Seaside postcard: Jaywick
And then there's Jaywick. A short walk along the coast from Clacton, it's not just a different world, it's officially the poorest place in England. The Index of Multiple Deprivation ranks 32,844 small areas according to a variety of poverty indicators, and the western half of Jaywick comes out top of the list. It seems hard to imagine such a spot could exist in Essex, but a set of unique circumstances has conspired to drag the area down: pre-fabricated buildings, neglect, flooding, and red tape, part offset by a strong community spirit to knit the place together. Needless to say, many of the residents love living here. [17 photos]
Walking west from Clacton Pier, the seafront is the very model of respectability. Beach huts and adventure golf, retirement courts and bowling greens, there's little to suggest that anywhere like Jaywick might be so close. The last suburb used to be Butlins, opened in 1937 and hitting its heyday in the Fifties, until the target audience started flying abroad for their holidays instead. A very ordinary-looking estate now sits where the Redcoats cheered and the miniature railway rattled, and someone's house must be where Cliff Richard made his professional debut. Alongside is one of a chain of Martello Towers built to fend off the French, and some attractively sandy beach, and a well tended retirement-friendly golf course. There really are very few clues as to what comes next.
Most residents drive in, or take the regular bus, threading between the golf course and the grass strip that counts as Clacton's airport. But I walked along the seafront path, past continued golden sands, and passing several Jaywickians heading the other way... one driving her mobility scooter really slowly to allow her small dog to keep up. Beyond the final tee the bungalows kicked in, tightly packed up against the promenade, some with solar panels on the roof and others with hoisted flags. LJ's Beach Bar looks like any other seaside kiosk, selling buckets and spades and Kelly's ice cream to a gaggle of teenagers. A series of sandy unmade alleys with themed names (Sea Lavender Way, Sea Thistle Way, Sea Shell Way...) heads inland lined by a motley assortment of wood and brick residences. Meanwhile the sea wall looks surprisingly low, barely a foot of concrete above the head of a shallow beach, and has proved highly inadequate more than once.
Jaywick's main shopping street lies a few dozen yards back. There is one minor supermarket, although Dot's Newsagent will soon be transforming into a Costcutter, replacing its Sun-sponsored frontage with something a little more mainstream. E-cigs and second hand furniture can be purloined, and burger and chips is on the menu at more than one caff and diner. There are rather more amusement arcades than the least wealthy part of the country genuinely requires, and at least two lottery outlets, but impressively no betting shops. There's also no pub, seemingly as of fairly recently, the ironic name of the shuttered hostelry the Never Say Die. But there is the members only Eldo Bar, beside the Eldorado social club, a brief glimpse through whose darkened portal convinced me that I was indeed in IMD 1.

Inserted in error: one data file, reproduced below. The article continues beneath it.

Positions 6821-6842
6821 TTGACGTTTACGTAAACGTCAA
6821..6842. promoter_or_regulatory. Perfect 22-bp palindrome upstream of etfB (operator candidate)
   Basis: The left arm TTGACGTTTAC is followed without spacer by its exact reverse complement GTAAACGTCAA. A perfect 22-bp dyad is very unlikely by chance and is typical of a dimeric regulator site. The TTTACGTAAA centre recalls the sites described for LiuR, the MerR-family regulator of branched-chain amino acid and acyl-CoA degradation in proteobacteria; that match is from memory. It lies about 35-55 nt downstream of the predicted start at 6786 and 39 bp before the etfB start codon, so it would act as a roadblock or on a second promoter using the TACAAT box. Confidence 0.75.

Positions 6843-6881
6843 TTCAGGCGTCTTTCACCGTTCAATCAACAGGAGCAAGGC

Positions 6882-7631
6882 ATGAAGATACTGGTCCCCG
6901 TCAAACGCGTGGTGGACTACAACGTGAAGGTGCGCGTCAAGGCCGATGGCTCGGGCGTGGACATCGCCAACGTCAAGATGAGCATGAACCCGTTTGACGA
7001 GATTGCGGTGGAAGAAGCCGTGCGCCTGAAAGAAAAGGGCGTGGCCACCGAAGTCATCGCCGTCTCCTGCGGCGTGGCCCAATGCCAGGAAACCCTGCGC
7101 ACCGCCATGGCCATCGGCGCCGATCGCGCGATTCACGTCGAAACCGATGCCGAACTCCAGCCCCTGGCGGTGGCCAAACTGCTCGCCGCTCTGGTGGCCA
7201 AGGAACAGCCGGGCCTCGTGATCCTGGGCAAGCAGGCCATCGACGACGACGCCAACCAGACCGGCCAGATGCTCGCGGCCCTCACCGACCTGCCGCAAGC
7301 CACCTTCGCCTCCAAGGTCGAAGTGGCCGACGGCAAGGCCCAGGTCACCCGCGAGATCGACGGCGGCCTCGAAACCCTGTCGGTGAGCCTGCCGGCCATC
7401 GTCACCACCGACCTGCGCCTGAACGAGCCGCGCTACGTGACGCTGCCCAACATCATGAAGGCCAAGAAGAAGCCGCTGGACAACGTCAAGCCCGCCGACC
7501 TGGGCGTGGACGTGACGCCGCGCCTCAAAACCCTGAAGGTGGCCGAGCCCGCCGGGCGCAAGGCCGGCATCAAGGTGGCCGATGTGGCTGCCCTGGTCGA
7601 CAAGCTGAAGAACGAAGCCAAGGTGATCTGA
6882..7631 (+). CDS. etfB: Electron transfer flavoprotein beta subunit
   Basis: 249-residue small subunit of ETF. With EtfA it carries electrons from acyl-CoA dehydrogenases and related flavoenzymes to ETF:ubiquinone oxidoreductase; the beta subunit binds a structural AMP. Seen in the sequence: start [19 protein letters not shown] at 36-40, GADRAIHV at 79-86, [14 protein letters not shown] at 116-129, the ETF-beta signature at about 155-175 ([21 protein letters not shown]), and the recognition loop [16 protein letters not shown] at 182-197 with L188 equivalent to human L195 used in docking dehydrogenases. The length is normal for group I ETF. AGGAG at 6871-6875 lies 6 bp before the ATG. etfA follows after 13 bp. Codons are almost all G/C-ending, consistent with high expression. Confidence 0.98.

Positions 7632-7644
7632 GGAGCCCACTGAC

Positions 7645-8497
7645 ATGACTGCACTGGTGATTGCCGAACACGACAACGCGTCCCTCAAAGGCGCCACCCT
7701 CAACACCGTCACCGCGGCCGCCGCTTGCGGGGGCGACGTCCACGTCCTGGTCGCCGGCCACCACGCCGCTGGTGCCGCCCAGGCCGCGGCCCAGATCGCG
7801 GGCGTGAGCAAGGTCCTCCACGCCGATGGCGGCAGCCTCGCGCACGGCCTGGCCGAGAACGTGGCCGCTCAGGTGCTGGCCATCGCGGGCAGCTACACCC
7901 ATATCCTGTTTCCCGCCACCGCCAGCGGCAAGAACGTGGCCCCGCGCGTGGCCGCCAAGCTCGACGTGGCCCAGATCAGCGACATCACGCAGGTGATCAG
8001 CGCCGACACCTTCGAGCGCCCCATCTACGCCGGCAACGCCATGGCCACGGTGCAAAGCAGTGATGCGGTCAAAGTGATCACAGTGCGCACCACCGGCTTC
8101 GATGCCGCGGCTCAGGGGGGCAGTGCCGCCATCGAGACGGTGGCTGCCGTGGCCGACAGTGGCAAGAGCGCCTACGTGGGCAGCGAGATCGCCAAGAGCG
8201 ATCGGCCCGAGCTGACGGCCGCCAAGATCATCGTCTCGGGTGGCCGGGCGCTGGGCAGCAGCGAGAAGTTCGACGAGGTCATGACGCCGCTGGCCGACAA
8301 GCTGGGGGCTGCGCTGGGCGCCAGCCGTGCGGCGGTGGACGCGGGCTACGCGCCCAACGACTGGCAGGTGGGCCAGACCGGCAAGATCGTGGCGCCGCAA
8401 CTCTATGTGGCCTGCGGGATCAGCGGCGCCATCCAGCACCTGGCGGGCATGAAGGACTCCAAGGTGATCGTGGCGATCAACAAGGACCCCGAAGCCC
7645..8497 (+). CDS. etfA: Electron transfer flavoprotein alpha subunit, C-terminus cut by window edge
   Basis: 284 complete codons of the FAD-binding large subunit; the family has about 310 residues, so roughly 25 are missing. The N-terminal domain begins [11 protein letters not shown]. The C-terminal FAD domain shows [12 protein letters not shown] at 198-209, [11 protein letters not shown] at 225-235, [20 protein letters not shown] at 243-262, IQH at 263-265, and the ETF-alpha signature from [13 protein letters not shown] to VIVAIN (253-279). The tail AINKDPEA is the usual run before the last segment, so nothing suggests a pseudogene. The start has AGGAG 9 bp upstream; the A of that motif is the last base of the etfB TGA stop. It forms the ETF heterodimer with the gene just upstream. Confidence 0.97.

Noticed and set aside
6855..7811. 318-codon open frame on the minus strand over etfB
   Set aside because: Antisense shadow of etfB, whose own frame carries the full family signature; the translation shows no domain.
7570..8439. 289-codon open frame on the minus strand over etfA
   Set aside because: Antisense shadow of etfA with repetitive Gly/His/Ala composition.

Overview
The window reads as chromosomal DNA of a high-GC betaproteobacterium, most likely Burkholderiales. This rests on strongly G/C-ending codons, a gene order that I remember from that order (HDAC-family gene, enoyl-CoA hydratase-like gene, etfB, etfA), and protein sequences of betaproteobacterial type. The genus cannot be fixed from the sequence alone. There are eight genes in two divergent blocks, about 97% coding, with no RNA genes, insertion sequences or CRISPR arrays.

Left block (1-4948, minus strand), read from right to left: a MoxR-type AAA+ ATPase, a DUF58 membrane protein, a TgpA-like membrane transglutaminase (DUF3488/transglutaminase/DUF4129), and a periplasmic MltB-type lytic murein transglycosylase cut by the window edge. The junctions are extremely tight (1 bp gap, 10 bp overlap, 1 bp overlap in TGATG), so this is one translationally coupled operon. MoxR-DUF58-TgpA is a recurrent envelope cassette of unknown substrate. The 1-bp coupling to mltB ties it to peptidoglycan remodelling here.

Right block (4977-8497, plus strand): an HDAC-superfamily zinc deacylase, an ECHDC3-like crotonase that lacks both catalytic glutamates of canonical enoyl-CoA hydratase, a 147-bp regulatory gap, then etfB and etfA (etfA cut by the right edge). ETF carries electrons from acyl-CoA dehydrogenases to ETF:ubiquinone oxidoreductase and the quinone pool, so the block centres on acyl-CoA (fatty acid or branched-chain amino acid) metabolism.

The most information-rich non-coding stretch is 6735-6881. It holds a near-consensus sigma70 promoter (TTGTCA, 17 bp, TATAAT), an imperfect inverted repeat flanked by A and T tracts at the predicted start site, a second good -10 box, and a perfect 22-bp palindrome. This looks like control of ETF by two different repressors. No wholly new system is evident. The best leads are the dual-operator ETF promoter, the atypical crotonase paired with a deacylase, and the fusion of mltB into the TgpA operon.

Jaywick started out in 1928 as a cheap retreat for Londoners, mostly from the East End, who were offered small plots of land on the marshes to build a happy holiday home. The Brooklands area was laid out like a car radiator grille, with short unmade avenues named after motor manufacturers alongside which a wide variety of chalet-bungalows were erected. Planning regulations were summarily bypassed, and a range of promised facilities never materialised, but many chose to turn their summer retreat into somewhere more permanent. Mains sewage only arrived in 1977, a web of telegraph poles sometime later, but street lighting has yet to make an appearance. The local council have since tightened up planning regulations to such an extent that almost nothing gets improved, although the county council are currently doing up the sideroads, which is having a noticeablypositive effect.
They don't do pavements in Brooklands, instead the 'main' road squeezes between the sea wall and the first row of houses, traversed at regular intervals by a circular bus. Neither do they do homogeneity, with every house in some way different to its neighbour thanks to all those original self-build plans. Some are carefully maintained but many others are unkempt, as if made of plasterboard, and each seems so small by any historical definition of comfortable living space. A check on propertywebsites reveals a flood of properties available for five figure sums, about as affordable as southeast England gets, should you be tempted to run away to the coast. Those residents I saw seemed happy enough, leaning over a front wall or heading home with a blue carrier, but the place might feel quite different in January to July when the beach is no longer an alluring suntrap.
Each parallel avenue peters out at a raised ditch, beyond which one attempt has been made to develop an eco-friendly cluster of timber homes, quite different to the remainder of the estate. I should also point out that the northeastern chunk of Jaywick is rather less down at heel, being merely the 1757th most deprived area in England, if still a maze of minor properties. But Brooklands is a true one-off, a self-build dream long past its heyday, as the string of boarded-up commercial properties along its central avenue makes clear. The Jaywick 'Casino' and gaudy Mermaid Inn are still recognisable as places of collective entertainment, but the purpose of the other shacks and lock-ups is no longer apparent, and residents must make do with facilities elsewhere. I suspect they do, indeed Jaywick wasn't as godawful as its fearsome reputation might suggest. But the sharpcontrast in aspiration along a few miles of the Sunshine Coast lays bare the inequality in our nation like nowhere else I know.